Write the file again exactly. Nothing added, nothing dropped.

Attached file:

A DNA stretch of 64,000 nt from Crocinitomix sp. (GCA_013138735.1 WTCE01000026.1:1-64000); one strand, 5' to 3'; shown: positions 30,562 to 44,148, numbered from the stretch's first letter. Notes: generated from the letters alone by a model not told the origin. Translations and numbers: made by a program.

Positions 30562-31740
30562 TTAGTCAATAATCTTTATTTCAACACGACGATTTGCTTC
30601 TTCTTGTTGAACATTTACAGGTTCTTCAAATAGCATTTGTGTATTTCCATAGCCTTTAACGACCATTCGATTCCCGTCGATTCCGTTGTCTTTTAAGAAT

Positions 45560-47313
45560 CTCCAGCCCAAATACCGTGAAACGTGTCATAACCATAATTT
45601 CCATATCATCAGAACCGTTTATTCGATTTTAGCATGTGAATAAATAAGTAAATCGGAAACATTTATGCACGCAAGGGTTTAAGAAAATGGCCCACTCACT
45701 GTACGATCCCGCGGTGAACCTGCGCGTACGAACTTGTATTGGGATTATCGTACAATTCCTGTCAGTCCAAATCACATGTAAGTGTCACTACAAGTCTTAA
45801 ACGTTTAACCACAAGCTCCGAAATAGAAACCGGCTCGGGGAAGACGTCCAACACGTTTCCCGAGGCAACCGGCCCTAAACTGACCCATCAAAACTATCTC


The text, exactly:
A DNA stretch of 64,000 nt from Crocinitomix sp. (GCA_013138735.1 WTCE01000026.1:1-64000); one strand, 5' to 3'; shown: positions 30,562 to 44,148, numbered from the stretch's first letter. Notes: generated from the letters alone by a model not told the origin. Translations and numbers: made by a program.

Positions 30562-31740
30562 TTAGTCAATAATCTTTATTTCAACACGACGATTTGCTTC
30601 TTCTTGTTGAACATTTACAGGTTCTTCAAATAGCATTTGTGTATTTCCATAGCCTTTAACGACCATTCGATTCCCGTCGATTCCGTTGTCTTTTAAGAAT

Positions 45560-47313
45560 CTCCAGCCCAAATACCGTGAAACGTGTCATAACCATAATTT
45601 CCATATCATCAGAACCGTTTATTCGATTTTAGCATGTGAATAAATAAGTAAATCGGAAACATTTATGCACGCAAGGGTTTAAGAAAATGGCCCACTCACT
45701 GTACGATCCCGCGGTGAACCTGCGCGTACGAACTTGTATTGGGATTATCGTACAATTCCTGTCAGTCCAAATCACATGTAAGTGTCACTACAAGTCTTAA
45801 ACGTTTAACCACAAGCTCCGAAATAGAAACCGGCTCGGGGAAGACGTCCAACACGTTTCCCGAGGCAACCGGCCCTAAACTGACCCATCAAAACTATCTC